We envision 8 sections in the website as follows: 1. Front Page 2. Master Liu (his bio) 3. Qigong 4. XingYi 5. Bagua 6. TCM 7. Practice with us 8. Contact Please find specific text for four of the sections as follows: Section 1: Front Page Authentic Ba Gua Zhang, as taught in nineteenth century Beijing. The hidden combat techniques of Xing Yi Quan. Ancient Shaolin neigong. Chinese medicine bodywork. Daoist cultivation. Section 4: Xing Yi Only after the death of his master, Dong, in 1882, did Liu then learn Xing Yi from his friend, the noted master Liu Qilan. This exchange of knowledge between friends was not unusual at the time and was a practice continued by later generations of martial artists in Beijing also. Liu did not change his Ba Gua or add to it, but maintained it as he had been taught. (When Sheng Zhi'an learned Shaolin neigong and skills from the Wang Wenchang this was also an exchange of knowledge, with him teaching Wang Ba Gua in return). Standing practice, particularly San Ti posture, is a fundamental element of the Xing Yi practice. This is followed by the Five Elements Fists. These condition the body and mind of the practitioner, as well as working the qi. Rarely taught or seen, the Eight Methods are a continuation of the Five Elements Fists. Incorporating the Five Element Fists, these Eight Methods contain some of the most effective combat techniques found within the Chinese martial arts. As is typical with the ethos of Xing Yi, they are direct, effective and potentially lethal. Also taught are partner drills, so that students can get a feel for applying the art with another person. The Zashichui form and weapons, notably the spear, are taught once students have developed a level of proficency in the fundamental practices. Very importantly, special 'mind instructions' are taught. These ensure that the practitioner developes the special qualities that made Xing Yi famous, such as rooting, the cultivation of qi and explosive power. Section 5: Ba Gua "The most famous of his (Dong Haichuan) disciples were six men: Yin Fu, Cheng Tinghua, Ma Weiqi, Song Changrong, Liu Fengchun and Fan Zhiyong." Lu Jinggui 'Complete Manual of Cao's Ba Gua Zhang' http://www.chinafrominside.com/ma/bagua/fanbagua.html Dong Haichuan, the founder of Ba Gua Zhang, was a martial arts master of legendary abilities and skills from mid to late 19th century China. An instructor to the Imperial court, he taught several disciples who later went on to become famous in their own rights as martial arts masters. Most famous of these were Yin Fu and Cheng Tinghua and because of their students in the major metropolis' of Beijing, Tianjin and Shanghai, these branches have become well known and fairly widespread now. However, Dong also had other students who were lauded for their abilities by contemporary masters, but are now hardly known. In recent years some of these other branches have come out into the open and are now starting to attract the interest of serious students. “Cui Hua Liu, his two arms were like lightning. His strikes came like bullets.” Li Ziming Liu Fengchun Baguazhang By Zhang Yongchun Translated by Joseph Crandall One such branch is that of Dong's disciple, Liu Fengchun. Also known as Cui Hua ('Jewelry') Liu, because of his work in jewelry manufacturing, he was a renowned master of the time. Through the introduction of his friend, Cheng Tinghua, Liu was accepted as a disciple of Dong. Coming from a very poor farming family in Hebei, Liu came to Peking looking for work, like many others before and since. While known for his work in jewelry, for a period of time he also worked as the head security guard at the Summer Palace during building work ordered by the Empress Dowager Ci Xi. During the several years he was employed in this job he was able practice largely undisturbed and without any concern about having to earn a living. While now part of the sprawling modern city of Beijing, then the Summer Palace was outside of the city, so this provided an environment free from distractions (Ma Weiqi, otherwise known as 'Coal Ma', while initially learning from Dong moved into his business premises to live, away from his family, so that he could practice intensely without distraction for three years). It has been widely reported that Dong Haichuan only took on disciples that were already skilled in martial arts, teaching them his Ba Gua, which they then applied to their existing arts. Yin Fu was known for his knowledge of Shaolin arts, and Cheng Tinghua for his shuai chao skills. Later generations compared notes and cross trained with each other, so that what originally consisted of core neigong training and fighting applications has expanded into sixty four palms, seventy two kicks and a myriad of forms (including Wu Shu performance routines in recent years to cater for the demand of the parents of children, who want to see their children winning medals and trophies in competitions.) "Originally there was nothing like Eight Animals Palms and this is one of the typical inventions of later generations not only within Cheng Tinghua's branch, but also others, including Yin Fu's." Liu Jingru http://www.chinafrominside.com/ma/bagua/liujingru.html The original art, taught by Dong, and learned and practiced by Liu Fengchun, was known as 'Turning Palm'. This practice of circle walking deeply transforms the practitioner's body, mind and spirit. The physical body becomes immensely strong, the dantien developed, and the energy channels strengthened. The central channel is opened up, connecting the practitioner to 'Heaven and Earth'. Awareness of 'the Dao' becomes a real experience, rather than a philosophical concept read about in books. "Liu Fengchun and I were good friends, his skill was very deep…. He never practiced the 64 palms or 72 legs. None could match him.” Wang Xiangzhai Liu Fengchun Baguazhang By Zhang Yongchun Translated by Joseph Crandall Liu and the later generations within his line have maintained this essential approach to practice as it has served them without fail both as a spiritual practice, but also fundamentally as a combat art. Liu accepted challenges from all comers, as did his son. His son's disciple Sheng Zhi'an, served as the chief martial arts instructor for the Hebei police in Tangshan city. Liu is often cited as being primarily a student of Cheng Tinghua and the families stayed in friendly contact into the following generation. While there are similarities to the Ba Gua practiced by both, there are notable differences, not least in how much a lot of contemporary Cheng style Ba Gua has added extra elements into their practice. It should be noted that Liu was introduced to Dong Haichuan by Cheng Tinghua because Cheng recognised Liu's obvious talent and skill was at a level that he should receive instruction directly from Dong himself. As well as the circle walking practice, there are also various practices to develop the body and the fighting skills of the art. These range through standing postures, stepping drills and movement drills that condition the whole body as well as the dantian. The famous weapons of Ba Gua, including the large sabre and the Deer Horn knives, are taught to those students that have gained some proficiency in the empty hand methods. As is typical with classical combat arts from around the world, the empty hand and weapons movements are interchangeable. This means that a practitioner is able to use any weapon that comes to hand, an essential skill in a life or death encounter. Section 7: Practice with us Practice within the school is carefully structured, with elements of neigong, Xing Yi and Ba Gua introduced in a manner that is complimentary to the whole development of the practitioner. Students are also able to choose areas in which they personally wish to focus on, but always with the understanding that a correct foundation is developed first. Initially standing practice and jibengong exerises are taught, so that the body and mind can be prepared for training and also strengthened and made healthier. Exercises from the Twelve Linking Hands neigong are also taught at this early stage. The wellbeing of the practitioner has to be paramount: there is no logic in learning a method of self defence that actually damages the person doing it! Xing Yi fundamentals, the San Ti posture and Five Elements Fists follow. Also at this stage basic Ba Gua practices are introduced. Like the Five Elements Fists of Xing Yi, these incorporate fundamental steps, hand movements and techniques within the art, while also developing all aspects of the practitioner-the physical, energetic, mental and spiritual. Typically, once a student has developed a good enough foundation with the above practices, they then move onto the Ba Gua standing practice and circle walking. While the circle walking within the school is not spectacular or flashy, it requires considerable attention to detail and effort in its practice. On all levels it is very demanding; the flip side of that being that it is also very rewarding on all levels. Because of its difficulty, it is generally expected that a student develops a good foundation in neigong and jibengong before starting the circle walking. More advanced drills, forms, practices, weapons training and details are added as the student is able to assimilate them into their practice. However, the ultimate goal is not the collection of numerous methods, techniques and forms, but the physical, mental, energetic and spiritual growth of the practitioner.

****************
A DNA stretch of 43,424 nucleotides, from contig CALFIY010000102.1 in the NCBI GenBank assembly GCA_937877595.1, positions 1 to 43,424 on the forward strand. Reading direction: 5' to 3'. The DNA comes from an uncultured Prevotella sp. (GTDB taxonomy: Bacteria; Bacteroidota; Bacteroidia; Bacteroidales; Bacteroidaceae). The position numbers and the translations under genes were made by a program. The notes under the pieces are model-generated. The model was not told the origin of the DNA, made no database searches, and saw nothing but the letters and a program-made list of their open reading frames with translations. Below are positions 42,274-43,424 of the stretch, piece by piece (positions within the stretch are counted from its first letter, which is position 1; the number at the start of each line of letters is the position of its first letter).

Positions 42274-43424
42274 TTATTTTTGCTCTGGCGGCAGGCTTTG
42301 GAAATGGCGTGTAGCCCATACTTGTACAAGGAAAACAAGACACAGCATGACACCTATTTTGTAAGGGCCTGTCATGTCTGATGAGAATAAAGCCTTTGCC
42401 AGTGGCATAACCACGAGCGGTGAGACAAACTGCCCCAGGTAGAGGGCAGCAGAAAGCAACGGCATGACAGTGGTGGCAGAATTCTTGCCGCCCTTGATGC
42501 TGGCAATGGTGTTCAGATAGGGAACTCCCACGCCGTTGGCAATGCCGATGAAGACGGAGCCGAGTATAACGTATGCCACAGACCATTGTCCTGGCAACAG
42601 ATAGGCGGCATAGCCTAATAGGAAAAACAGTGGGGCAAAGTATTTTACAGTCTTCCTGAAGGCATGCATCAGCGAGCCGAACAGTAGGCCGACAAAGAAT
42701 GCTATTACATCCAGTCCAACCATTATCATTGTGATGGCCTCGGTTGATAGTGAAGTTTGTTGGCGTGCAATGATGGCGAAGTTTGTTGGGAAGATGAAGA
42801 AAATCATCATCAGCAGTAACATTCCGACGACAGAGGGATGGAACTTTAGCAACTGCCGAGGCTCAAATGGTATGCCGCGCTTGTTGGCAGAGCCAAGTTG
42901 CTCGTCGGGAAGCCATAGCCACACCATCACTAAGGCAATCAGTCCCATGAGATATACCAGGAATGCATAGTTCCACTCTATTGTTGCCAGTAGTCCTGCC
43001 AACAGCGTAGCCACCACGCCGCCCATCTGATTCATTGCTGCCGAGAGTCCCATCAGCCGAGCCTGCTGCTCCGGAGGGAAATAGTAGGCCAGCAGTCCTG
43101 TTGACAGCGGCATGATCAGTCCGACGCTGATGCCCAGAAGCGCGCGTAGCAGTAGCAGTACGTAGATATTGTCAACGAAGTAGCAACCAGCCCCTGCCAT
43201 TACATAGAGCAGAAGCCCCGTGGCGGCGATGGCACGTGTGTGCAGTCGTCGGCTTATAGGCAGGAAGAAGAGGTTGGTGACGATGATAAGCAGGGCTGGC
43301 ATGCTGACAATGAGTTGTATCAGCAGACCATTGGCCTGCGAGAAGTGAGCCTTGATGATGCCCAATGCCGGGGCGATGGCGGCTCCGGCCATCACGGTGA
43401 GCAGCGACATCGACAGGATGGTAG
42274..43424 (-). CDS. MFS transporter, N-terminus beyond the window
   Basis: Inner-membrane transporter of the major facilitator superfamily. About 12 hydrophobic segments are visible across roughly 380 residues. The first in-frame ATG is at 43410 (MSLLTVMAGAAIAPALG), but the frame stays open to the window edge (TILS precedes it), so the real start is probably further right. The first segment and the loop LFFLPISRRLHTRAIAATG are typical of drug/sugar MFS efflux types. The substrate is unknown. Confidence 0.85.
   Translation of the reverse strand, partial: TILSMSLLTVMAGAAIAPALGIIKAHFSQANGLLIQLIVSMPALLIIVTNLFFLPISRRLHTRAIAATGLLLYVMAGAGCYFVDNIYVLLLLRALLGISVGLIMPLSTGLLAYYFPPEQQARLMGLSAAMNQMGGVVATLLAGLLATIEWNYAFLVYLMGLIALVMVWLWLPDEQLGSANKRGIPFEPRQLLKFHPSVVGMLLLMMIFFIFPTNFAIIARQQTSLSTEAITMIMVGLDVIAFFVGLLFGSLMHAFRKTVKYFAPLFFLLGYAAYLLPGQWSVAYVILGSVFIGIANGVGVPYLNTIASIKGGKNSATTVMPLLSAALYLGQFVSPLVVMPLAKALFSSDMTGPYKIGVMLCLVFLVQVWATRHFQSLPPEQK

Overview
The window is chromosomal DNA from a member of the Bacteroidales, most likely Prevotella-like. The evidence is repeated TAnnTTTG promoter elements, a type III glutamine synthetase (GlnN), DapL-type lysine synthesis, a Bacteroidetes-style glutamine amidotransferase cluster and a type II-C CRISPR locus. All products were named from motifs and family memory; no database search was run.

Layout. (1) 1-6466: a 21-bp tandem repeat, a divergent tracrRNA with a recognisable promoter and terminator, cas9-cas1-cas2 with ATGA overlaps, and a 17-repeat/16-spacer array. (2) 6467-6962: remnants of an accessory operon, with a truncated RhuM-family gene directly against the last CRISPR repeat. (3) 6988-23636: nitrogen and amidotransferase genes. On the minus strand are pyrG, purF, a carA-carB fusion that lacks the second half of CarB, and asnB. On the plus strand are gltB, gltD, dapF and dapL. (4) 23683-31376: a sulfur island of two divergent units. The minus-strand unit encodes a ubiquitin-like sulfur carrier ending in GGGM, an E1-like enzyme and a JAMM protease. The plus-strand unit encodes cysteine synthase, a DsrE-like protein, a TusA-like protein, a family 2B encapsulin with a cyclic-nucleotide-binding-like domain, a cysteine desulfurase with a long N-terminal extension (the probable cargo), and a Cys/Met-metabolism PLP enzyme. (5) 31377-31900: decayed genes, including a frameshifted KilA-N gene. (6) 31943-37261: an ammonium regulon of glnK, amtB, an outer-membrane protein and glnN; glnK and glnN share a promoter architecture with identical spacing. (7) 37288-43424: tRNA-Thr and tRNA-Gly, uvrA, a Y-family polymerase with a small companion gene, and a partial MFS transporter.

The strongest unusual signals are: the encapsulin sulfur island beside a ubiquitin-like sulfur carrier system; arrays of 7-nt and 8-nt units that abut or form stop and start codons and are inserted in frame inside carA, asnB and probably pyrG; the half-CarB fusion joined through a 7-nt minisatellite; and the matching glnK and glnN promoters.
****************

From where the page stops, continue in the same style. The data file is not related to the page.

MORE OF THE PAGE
Every design category has flexible pricing for all budgets. Logo & hosted website starts at $599.
Full copyright with production-ready files for digital and/or print.
It all began with a design brief.
A quick, interactive guide helped them understand their design style and captured exactly what they needed in their logo & hosted website.
Designers across the globe delivered design magic.
javiercunat collaborated with designers to refine their ideas
When design entries come in, you can rate them so designers know what you’re looking for in your logo design.
99designs has great collaboration tools so you can pinpoint and capture your ideas
And then… they selected a winner!
Fairybrand always answered quickly and reliably and made drafts according to our ideas and specifications. Professional communication. Thank you!